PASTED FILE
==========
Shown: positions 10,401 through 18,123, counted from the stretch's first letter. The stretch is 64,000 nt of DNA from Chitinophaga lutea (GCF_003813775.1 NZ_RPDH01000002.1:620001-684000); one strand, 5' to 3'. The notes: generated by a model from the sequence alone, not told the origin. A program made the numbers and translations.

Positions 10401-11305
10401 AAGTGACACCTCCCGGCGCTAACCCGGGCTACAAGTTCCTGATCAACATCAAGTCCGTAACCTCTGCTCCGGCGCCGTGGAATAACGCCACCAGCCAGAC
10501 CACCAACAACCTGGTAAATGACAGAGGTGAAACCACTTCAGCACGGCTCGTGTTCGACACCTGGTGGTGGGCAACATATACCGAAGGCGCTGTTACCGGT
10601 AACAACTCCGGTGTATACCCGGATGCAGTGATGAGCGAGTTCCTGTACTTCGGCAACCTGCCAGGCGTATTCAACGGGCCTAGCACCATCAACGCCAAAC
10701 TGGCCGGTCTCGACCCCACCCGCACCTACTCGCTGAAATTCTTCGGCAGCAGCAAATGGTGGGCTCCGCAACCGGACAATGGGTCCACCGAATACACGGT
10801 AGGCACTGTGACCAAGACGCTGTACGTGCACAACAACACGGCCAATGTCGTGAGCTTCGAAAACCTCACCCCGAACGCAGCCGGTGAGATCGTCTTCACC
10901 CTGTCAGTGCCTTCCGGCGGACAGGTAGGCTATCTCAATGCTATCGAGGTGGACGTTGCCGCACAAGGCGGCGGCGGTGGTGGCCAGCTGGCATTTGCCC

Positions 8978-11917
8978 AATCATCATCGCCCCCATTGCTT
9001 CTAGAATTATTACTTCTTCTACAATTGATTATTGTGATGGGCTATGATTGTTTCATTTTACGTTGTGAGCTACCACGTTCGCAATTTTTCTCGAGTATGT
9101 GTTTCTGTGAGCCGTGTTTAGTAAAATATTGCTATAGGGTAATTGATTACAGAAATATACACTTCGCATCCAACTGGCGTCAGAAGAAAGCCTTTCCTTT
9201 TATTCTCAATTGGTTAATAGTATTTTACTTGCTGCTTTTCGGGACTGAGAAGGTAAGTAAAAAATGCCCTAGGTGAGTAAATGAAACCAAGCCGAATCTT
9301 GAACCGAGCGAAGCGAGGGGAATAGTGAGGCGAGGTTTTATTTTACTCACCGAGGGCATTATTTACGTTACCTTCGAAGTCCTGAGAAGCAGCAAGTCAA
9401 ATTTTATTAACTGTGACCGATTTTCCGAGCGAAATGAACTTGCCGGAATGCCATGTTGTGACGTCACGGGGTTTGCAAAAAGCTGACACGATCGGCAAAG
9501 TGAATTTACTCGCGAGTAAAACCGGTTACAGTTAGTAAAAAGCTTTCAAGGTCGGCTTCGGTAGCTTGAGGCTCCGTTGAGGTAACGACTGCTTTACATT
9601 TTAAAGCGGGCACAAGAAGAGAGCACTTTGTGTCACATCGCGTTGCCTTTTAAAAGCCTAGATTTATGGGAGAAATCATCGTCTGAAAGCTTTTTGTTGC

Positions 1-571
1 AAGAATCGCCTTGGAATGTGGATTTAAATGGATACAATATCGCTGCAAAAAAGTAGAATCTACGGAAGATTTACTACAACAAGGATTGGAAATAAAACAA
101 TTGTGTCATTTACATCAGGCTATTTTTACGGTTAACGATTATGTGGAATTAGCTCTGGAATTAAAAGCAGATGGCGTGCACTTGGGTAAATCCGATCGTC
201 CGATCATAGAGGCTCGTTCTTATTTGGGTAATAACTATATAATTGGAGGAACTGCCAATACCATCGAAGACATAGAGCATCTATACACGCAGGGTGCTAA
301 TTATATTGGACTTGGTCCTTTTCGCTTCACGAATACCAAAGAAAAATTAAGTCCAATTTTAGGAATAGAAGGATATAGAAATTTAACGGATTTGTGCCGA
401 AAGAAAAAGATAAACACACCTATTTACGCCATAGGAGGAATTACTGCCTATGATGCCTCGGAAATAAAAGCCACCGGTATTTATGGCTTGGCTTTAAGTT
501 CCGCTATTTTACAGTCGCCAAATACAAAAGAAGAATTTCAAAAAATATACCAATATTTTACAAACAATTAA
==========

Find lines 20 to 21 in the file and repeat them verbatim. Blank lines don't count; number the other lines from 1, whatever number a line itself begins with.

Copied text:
101 TTGTGTCATTTACATCAGGCTATTTTTACGGTTAACGATTATGTGGAATTAGCTCTGGAATTAAAAGCAGATGGCGTGCACTTGGGTAAATCCGATCGTC
201 CGATCATAGAGGCTCGTTCTTATTTGGGTAATAACTATATAATTGGAGGAACTGCCAATACCATCGAAGACATAGAGCATCTATACACGCAGGGTGCTAA